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Tinker Tailor Soldier Spy (1979)

From the DVD Shelf: Tinker, Tailor, Soldier, Spy (1979)

I’m very excited for the new film adaptation, starring Gary Oldman, of John le Carré’s 1974 spy novel, Tinker, Tailor, Soldier, Spy. (I haven’t seen the film yet, but really hope to get to it soon.)  But the release of this new film adaptation spurred me to at last track down something that had been on my “to-watch” list for years: the BBC’s 1979 six-part television adaptation of Tinker, Tailor, Soldier, Spy starring none other than Sir Alec Guinness in the lead role as George Smiley.

(I wrote six parts because that was how the show was presented in the DVD that I have.  I am aware that the show was aired in seven parts on the BBC, and re-edited into six parts for the American release back in 1980.  I actually didn’t know that until reading up on the mini-series after I’d watched it and, while watching it, I didn’t notice anything that would have lead me to suspect that the series had been re-edited.  Nothing seemed to be truncated, and the end-points of each of the six episodes felt natural to me.  In hindsight, the film-purist part of me wishes I’d seen the original British seven-part version, but the six-part American version certainly worked for me so I have no complaints.)

George Smiley is a getting-on-in-years British intelligence expert who was forced out of the British secret intelligence service (which all the characters refer to as “the circus”) following a power-play in which his mentor, the head of the agency who was known as Control, was pushed out.  But Smiley is brought back into the game when a government official becomes aware of the existence of a possible mole deep within the Circus.  It turns out that Control had been aware of the existence of the mole, and had narrowed down the possibilities to five suspects, nicknamed “tinker,” “tailor,” “soldier,” “poorman,” and “beggarman” (from the words of a British children’s rhyme).  Smiley is given the near-impossible task of spying on the spy-masters.  He must infiltrate the circus and uncover the identity of the mole, all under the noses of the current head officers of the circus, any of whom could be the mole.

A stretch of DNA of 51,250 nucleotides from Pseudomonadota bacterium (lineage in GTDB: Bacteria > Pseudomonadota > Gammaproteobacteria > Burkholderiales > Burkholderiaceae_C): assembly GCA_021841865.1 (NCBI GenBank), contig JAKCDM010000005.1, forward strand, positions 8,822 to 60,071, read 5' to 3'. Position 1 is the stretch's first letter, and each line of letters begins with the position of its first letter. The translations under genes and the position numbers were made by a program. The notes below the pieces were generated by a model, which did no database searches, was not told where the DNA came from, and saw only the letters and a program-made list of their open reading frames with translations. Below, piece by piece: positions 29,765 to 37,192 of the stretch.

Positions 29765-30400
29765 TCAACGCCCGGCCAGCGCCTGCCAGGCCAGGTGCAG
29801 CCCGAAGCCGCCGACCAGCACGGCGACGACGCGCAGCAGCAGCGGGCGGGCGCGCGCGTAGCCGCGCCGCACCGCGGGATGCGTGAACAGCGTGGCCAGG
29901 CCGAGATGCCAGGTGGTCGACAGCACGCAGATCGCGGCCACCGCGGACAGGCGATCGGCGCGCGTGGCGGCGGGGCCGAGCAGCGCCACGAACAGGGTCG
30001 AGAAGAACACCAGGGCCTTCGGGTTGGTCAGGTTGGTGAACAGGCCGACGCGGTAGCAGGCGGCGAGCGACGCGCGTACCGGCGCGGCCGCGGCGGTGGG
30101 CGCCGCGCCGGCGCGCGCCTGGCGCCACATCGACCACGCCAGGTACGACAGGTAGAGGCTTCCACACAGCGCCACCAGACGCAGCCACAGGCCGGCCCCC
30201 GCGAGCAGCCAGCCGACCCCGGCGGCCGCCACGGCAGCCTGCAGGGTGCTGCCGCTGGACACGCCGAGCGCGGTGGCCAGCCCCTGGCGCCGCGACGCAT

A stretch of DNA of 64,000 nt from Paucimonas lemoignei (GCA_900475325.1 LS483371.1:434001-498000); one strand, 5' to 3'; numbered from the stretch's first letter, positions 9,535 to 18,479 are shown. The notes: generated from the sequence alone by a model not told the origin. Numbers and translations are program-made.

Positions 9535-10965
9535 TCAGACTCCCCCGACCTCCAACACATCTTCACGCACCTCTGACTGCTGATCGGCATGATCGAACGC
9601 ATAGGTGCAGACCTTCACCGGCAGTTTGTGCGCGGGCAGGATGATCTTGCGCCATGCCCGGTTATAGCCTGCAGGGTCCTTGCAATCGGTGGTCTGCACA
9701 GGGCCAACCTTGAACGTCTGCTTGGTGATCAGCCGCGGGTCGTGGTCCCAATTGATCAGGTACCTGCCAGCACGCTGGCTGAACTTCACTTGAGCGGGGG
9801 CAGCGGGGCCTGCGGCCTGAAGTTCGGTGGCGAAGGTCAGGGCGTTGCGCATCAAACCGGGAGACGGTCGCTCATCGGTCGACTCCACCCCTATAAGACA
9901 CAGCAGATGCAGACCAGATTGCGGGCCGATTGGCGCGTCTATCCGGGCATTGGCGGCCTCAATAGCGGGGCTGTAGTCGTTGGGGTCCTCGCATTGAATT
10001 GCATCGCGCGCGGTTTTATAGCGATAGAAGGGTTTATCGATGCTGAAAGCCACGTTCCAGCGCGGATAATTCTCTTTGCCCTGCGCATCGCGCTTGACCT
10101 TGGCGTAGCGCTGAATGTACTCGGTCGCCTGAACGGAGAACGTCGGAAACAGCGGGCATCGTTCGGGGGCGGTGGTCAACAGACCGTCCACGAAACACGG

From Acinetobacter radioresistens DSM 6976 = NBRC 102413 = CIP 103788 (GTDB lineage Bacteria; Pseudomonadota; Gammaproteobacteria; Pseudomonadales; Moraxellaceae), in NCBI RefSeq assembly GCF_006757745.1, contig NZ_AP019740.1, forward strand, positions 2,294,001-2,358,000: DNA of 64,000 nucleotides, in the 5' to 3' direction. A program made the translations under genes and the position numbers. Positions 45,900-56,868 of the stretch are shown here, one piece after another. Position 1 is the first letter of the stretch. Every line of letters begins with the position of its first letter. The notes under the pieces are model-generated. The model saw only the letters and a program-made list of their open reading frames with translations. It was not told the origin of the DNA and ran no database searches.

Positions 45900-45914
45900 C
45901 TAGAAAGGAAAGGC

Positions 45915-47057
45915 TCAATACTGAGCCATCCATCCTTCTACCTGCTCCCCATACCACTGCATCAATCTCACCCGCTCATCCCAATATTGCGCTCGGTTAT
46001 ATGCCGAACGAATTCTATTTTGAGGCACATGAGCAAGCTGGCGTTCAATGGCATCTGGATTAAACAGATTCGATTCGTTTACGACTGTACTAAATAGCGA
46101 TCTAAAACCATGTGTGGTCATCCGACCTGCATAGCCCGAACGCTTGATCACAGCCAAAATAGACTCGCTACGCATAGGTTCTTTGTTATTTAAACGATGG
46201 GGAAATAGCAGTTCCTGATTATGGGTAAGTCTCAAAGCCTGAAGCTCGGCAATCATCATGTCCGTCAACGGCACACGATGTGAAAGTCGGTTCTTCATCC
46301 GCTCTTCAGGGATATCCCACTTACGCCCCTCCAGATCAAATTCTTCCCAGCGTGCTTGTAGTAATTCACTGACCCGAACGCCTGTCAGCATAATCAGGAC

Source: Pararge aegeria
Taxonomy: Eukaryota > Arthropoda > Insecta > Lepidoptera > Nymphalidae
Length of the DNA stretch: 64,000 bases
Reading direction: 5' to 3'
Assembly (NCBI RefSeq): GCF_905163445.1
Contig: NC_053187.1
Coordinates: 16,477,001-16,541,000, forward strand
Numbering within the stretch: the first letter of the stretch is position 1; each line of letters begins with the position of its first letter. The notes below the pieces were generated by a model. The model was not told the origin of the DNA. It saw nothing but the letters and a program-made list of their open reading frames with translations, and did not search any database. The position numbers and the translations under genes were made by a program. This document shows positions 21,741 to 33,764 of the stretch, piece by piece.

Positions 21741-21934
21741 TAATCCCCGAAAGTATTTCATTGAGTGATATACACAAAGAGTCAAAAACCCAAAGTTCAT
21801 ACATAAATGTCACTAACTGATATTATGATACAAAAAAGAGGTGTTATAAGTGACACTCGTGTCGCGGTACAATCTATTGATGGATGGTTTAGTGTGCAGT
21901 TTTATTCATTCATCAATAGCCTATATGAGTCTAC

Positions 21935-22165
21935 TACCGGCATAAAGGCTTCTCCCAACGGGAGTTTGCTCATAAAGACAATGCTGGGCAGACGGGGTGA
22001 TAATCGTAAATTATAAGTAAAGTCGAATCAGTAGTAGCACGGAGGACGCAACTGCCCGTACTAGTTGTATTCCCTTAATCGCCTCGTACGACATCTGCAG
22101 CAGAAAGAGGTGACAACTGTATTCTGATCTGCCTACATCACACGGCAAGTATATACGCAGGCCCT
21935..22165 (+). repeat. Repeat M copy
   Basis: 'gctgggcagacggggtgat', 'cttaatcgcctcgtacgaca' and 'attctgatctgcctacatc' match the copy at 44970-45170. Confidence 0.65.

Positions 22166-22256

I absolutely adored this mini-series, but it’s not for the casual viewer.  One has to pay very close attention to the story to suss out who everyone is and what exactly is happening.  Although it’s very languidly paced, the mini-series doesn’t stop to hold the viewer’s hand to explain who the different characters are, or what the heck they’re talking about.  All of the information you need to understand the story is there, but the viewer has to do a lot of the work to … [continued]